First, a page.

Wednesday, May 31, 2017

Listen: this has happened before, part three.

I have previously written about two other historical antecedents to Trump: the Know-Nothings and "Redemption."  But there is a third parallel that is most apt: Senator Joe McCarthy.

McCarthy was born in Wisconsin to poor farming parents who had immigrated from Ireland.  His schooling was erratic, since he helped his family on the farm, but he managed to put himself through college and then law school.  After a few years of practicing law, he ran as a candidate for judge in 1939 and won, succeeding in the race in part by lying about his opponent's age.

His judicial career doesn't bear discussing -- although it has to be said he didn't exactly shine -- and it ended when McCarthy volunteered for the Marines when America entered World War 2.  He was a briefing officer with no combat duties, but he volunteered to be a gunner/observer for twelve missions.  He was injured during the war when he broke his leg at a party.

After the war, McCarthy ran a failed Senate campaign, then took back his seat as judge while planning for a second run.  This time, he won -- a victory that many attributed to attacks on his opponent for war profiteering.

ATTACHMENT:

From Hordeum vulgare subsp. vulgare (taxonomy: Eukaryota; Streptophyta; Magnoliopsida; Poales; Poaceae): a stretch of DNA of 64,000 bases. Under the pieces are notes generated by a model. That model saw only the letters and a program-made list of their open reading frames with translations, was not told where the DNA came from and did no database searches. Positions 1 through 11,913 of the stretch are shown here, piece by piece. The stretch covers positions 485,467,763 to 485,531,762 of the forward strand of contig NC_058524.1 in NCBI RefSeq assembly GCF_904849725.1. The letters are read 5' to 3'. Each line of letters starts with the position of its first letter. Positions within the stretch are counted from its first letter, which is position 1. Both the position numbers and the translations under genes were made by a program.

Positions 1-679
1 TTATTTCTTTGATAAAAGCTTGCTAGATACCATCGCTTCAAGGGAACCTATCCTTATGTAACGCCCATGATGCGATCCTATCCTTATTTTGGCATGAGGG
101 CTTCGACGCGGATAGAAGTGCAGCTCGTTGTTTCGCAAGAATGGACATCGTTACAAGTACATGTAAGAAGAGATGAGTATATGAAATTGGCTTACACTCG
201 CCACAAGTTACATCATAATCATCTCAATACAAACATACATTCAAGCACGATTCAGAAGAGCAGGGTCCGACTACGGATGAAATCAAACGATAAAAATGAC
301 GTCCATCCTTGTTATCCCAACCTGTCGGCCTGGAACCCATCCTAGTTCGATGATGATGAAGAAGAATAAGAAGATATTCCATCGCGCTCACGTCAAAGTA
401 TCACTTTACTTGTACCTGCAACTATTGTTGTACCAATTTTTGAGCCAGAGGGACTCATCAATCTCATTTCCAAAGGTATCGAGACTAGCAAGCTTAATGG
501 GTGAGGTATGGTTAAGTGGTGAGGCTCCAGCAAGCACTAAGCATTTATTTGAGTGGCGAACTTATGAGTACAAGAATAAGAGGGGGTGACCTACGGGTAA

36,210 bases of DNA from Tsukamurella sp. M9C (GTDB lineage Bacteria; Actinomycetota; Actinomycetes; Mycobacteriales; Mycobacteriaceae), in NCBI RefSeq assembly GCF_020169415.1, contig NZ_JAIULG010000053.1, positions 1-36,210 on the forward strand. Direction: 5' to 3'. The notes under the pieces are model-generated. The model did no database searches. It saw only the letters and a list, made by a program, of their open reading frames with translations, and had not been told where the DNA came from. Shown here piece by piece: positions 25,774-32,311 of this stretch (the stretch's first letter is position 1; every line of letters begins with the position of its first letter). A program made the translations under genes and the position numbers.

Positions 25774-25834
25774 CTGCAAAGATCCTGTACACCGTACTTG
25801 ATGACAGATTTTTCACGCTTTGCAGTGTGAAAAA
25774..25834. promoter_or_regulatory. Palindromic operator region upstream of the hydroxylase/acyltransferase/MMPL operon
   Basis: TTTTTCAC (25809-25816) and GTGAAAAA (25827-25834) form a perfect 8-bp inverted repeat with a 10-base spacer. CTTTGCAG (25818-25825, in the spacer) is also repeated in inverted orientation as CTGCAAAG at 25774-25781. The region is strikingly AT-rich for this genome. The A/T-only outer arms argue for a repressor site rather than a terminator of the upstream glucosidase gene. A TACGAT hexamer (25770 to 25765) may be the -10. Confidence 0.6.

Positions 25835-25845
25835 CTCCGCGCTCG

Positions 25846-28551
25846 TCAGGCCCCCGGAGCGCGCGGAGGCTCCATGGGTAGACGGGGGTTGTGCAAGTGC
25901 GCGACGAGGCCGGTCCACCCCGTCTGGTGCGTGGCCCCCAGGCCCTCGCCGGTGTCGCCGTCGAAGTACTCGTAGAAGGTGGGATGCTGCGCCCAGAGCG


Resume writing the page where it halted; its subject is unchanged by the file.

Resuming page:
Senator Joe McCarthy started off quietly, giving speeches and working for a few special interests, but his real rise to power came when he started declaring that he had identified numerous Communists (205 of them!) who worked in the State Department and elsewhere in the government.  In a country shaken by the Soviet development of a nuclear weapon and the revelation of several high-profile spies in the government, McCarthy's claim sparked a firestorm of press.

McCarthy seldom provided any evidence for these claims, but they initially seem to have come from allegations made by a former Secretary of State to another Congressperson. The accusations were essentially unsubstantiated, since few of the accused still worked at State and all of them had undergone further security checks.  But that didn't stop McCarthy.  He seized upon this and other prior claims as "evidence," as though someone else's baseless accusations could constitute evidence for his own.  Suspicion alone was all the evidence that McCarthy needed.